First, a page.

Every year I drive down Stodgin Holler and find it hard to believe how small was the little house that contained so many memories.

Every year I drive down Stodgin Holler and find it hard to believe how small was the little house that contained so many memories. There is no longer a house there, just a cleared area and an electric pole. Ironic that in the 1930s and 1940s Grandpa couldn't get electric to the little house because an adjoining property owner was convinced to put in electric, with electric poles, would draw lightning.

It really wasn't that important to our family because almost no one had electricity or inside plumbing. The house was big enough then, big enough to house the crowd that Christmas eve. The year was 1942 and times were hard everywhere. We lived just west of Anderson, east of the Buffalo River, we rode "Patsy," our pretty mare, to PG (Pleasant Grove) to pick up the mail.

Times may have been hard but at the age of 5 those things didn't concern me. What did concern me was that my cousins, my aunts, and uncles had joined us in our little country home to celebrate Christmas Eve. The house was warm, the tree — no electric lights of course — was decorated with homemade chains and stars, and dinner was over. It wasn't my imagination that jingle bells could be heard coming from the cold and crisp out of doors.

There was no doubt in my mind when I was told it must be Santa and we were about to be in trouble! If Santa came and the children were not in bed he would ride right on by and not stop. It took very little persuading of my younger brothers Harold and Bill and cousins of various ages to usher us in to a bedroom — hiding in the clothes closet and trying hard to be very, very still. We heard the "Ho Ho Ho" and the shuffle of boots on the rugless floors and no picture could have been more convincing than what our ears heard on that special night. We pictured, in our minds, the great big man in the red costume, leaving his reindeer with his sleigh, down for the one night a year, hustling about as he chose personal gifts for each of us. Even the youngest in the crowd tried not to breathe as we listened and pictured what was occurring in the little front room. Soon his departure could be imagined as boots scraped the floor, jingle bells returned and the door was opened and closed.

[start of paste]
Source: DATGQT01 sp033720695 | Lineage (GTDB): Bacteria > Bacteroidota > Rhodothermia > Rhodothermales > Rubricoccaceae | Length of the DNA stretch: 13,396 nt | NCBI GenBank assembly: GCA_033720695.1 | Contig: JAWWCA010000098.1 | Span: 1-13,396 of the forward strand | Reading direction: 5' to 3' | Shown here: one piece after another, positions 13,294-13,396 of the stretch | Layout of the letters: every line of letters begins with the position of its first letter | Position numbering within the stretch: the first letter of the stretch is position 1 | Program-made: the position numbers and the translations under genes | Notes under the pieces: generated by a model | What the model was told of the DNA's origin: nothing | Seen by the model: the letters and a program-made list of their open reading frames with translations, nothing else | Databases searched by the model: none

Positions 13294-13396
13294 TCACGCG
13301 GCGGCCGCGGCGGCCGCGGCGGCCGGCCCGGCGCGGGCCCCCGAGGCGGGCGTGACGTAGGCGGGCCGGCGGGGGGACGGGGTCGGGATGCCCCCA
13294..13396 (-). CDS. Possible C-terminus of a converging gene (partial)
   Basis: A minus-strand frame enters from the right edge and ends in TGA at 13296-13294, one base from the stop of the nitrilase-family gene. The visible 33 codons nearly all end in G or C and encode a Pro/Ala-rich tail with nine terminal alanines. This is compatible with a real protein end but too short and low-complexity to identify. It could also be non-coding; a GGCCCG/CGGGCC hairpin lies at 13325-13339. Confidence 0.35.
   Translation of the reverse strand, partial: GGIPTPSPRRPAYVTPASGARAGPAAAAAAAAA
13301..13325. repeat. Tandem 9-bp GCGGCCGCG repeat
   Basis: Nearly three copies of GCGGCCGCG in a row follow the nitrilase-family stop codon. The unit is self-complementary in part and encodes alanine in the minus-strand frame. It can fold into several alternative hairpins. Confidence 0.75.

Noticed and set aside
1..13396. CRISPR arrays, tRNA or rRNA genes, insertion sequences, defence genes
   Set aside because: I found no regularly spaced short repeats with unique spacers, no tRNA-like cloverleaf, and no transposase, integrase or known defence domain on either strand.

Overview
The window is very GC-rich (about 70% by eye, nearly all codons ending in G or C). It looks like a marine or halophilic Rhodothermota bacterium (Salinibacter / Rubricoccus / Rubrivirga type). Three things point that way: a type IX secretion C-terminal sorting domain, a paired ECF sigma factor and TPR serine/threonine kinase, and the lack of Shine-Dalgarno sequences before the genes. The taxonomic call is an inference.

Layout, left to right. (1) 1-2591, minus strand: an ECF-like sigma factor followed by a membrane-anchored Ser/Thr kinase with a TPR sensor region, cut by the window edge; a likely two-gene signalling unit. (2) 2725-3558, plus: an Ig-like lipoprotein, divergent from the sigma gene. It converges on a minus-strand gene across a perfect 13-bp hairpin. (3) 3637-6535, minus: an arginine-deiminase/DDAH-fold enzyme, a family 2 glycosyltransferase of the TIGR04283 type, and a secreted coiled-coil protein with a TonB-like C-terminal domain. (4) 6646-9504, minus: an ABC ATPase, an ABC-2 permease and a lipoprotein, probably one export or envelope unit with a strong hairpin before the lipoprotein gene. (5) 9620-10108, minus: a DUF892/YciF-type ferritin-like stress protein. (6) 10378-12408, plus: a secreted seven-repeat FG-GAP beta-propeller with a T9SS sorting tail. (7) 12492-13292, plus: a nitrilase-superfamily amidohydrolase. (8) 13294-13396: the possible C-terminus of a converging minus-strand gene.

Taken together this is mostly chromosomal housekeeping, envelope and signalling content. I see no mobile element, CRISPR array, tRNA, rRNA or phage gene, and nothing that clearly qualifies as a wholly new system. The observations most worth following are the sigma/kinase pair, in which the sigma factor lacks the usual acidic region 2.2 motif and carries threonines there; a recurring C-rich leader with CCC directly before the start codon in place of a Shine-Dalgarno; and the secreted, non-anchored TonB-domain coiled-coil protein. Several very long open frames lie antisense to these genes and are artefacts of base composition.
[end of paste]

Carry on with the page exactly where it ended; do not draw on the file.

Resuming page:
I haven't any idea today what gifts we opened. I do know no one was disappointed. Probably hard candies, maybe a peppermint cane, an orange, home-made clothing. I do know that the effort made on the part of these young McDonald Countians in the early '40s to bring Christmas to their children was well worth the effort. I know because even 70-plus years later I have no doubt that Santa came to our house that night. Standing as a monument, the electric pole where there once was a barn, a home, a family.

As we approach this very special season, it is my hope that all will be making memories that last, not necessarily of monetary value, not expensive, but rather a special time of giving and laughter, a time of thoughtful moments, to share and enjoy.

Alberta Anders writes a weekly column for the Daily News.